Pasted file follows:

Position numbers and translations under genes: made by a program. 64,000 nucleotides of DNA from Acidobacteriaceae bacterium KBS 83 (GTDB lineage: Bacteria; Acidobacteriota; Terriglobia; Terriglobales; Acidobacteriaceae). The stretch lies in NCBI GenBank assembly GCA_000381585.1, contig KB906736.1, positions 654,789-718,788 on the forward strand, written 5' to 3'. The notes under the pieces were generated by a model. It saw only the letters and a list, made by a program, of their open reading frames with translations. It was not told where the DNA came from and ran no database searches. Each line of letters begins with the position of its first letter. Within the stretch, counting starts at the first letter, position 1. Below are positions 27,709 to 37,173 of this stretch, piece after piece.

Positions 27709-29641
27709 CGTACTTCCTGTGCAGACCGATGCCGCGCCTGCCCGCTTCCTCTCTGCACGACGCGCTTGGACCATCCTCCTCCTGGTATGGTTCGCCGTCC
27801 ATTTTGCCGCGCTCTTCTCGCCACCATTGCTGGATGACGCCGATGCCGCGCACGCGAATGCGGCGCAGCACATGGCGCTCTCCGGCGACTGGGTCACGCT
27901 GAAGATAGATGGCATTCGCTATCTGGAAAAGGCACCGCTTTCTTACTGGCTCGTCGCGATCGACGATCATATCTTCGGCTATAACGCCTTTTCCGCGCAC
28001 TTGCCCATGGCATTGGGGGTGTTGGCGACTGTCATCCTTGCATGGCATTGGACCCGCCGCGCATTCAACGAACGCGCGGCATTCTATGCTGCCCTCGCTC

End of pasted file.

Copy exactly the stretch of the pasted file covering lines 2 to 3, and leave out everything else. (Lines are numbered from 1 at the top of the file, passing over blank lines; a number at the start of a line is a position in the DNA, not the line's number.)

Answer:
Positions 27709-29641
27709 CGTACTTCCTGTGCAGACCGATGCCGCGCCTGCCCGCTTCCTCTCTGCACGACGCGCTTGGACCATCCTCCTCCTGGTATGGTTCGCCGTCC